Yesterday I told you about how much it sucks to grow up. Well, today I want to tell you how it feels to be packing up everything that remains of my childhood.
When I was younger, I was distraught at the idea of leaving my childhood home for good. Whilst I was at Uni, I hated the idea of not being able to go back to the warmth and safety of it all, because it had been a place where I escaped the bullies, and where all of my dreams begun.
However, aged 29 and packing everything up for the very final time – as we all move on, in very different directions – I’ve come to realise that I don’t feel as sad about it, as I’d expected to.
This house – or bungalow, since that’s what it is really – is full of memories. Some awesome, some sad. They’re my memories, and I cherish every single one of them, but it really does feel like the right time to move on. Why?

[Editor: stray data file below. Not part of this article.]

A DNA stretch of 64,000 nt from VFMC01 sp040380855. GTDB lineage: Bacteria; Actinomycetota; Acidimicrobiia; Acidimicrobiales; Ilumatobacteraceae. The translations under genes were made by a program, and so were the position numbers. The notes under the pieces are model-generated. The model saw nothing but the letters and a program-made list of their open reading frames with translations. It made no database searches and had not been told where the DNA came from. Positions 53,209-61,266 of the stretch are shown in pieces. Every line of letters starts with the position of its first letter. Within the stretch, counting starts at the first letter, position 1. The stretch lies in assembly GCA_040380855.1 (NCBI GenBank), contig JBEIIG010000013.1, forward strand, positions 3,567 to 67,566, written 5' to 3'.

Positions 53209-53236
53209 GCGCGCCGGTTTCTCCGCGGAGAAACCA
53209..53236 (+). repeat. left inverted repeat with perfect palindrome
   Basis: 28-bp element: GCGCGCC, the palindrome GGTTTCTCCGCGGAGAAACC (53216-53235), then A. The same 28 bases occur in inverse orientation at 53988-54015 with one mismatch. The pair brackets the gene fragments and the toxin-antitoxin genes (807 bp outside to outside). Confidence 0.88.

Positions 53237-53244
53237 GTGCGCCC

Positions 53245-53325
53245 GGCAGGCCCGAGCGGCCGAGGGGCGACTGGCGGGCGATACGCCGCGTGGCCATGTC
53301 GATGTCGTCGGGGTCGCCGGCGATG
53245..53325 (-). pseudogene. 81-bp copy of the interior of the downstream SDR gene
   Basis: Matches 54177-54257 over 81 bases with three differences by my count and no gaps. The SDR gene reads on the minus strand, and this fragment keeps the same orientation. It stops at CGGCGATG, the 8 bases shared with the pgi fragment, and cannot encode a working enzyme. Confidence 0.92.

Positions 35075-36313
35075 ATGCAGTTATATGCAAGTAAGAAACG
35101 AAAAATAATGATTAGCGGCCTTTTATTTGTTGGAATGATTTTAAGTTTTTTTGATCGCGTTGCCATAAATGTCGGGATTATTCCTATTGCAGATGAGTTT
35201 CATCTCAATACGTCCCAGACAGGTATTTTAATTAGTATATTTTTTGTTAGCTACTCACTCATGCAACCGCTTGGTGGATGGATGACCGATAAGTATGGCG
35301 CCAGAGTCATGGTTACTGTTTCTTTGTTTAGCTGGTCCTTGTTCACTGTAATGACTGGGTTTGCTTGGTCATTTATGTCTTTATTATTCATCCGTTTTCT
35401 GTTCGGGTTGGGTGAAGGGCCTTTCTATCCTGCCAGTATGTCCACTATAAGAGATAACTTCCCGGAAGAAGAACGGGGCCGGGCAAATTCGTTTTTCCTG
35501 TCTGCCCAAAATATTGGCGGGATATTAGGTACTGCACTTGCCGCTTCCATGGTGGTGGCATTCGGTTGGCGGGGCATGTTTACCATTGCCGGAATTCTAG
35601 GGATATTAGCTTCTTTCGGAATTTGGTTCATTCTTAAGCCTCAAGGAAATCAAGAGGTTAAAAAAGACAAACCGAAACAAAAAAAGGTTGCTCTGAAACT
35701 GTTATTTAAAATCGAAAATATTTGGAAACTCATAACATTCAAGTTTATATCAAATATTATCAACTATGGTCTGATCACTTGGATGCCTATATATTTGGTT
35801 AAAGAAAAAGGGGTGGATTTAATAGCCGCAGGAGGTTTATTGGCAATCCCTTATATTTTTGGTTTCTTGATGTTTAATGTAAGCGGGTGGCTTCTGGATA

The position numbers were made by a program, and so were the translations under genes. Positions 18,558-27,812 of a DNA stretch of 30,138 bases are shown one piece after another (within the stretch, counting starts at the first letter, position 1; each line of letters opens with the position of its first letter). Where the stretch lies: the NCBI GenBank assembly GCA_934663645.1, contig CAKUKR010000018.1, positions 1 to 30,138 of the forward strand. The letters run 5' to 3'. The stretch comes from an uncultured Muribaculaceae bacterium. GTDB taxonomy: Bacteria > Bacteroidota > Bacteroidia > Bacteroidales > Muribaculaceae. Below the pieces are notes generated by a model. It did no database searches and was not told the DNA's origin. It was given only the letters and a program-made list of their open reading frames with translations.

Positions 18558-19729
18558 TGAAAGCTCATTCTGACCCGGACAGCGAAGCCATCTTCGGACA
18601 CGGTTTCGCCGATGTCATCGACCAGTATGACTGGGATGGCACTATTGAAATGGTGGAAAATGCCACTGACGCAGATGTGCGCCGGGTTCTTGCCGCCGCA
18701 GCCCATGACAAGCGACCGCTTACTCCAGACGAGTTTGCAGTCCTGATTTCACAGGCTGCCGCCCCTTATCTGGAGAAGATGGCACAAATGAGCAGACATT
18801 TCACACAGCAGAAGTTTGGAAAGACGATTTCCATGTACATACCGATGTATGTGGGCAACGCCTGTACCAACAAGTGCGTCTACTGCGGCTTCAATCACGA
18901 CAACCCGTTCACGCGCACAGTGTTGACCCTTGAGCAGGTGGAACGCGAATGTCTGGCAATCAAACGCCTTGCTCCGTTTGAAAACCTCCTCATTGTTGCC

When I was growing up, we had neighbours – of course – but none of them overlooked us. We had trees, and fences and the benefit of awkward angles, making our slice something very much an area of privacy and seclusion. It was almost as if our house and garden were in a completely different world.
And then progress happened. The houses overlooking our back fence, and the Village Hall built at the front.
In the space of a few years, my childhood home has lost that special magic known as privacy and I am happy to walk away.
It’s strange to think that I had all of this privacy when I was a kid, and now I live in a world where privacy barely even exists any more, because we all share so much of our personal lives on Facebook, Twitter and our blogs.
My child self would be screaming in terror, but I think that we need to embrace and accept that things are changing, and that we need to change with it.
Love you always August, and thanks for listening,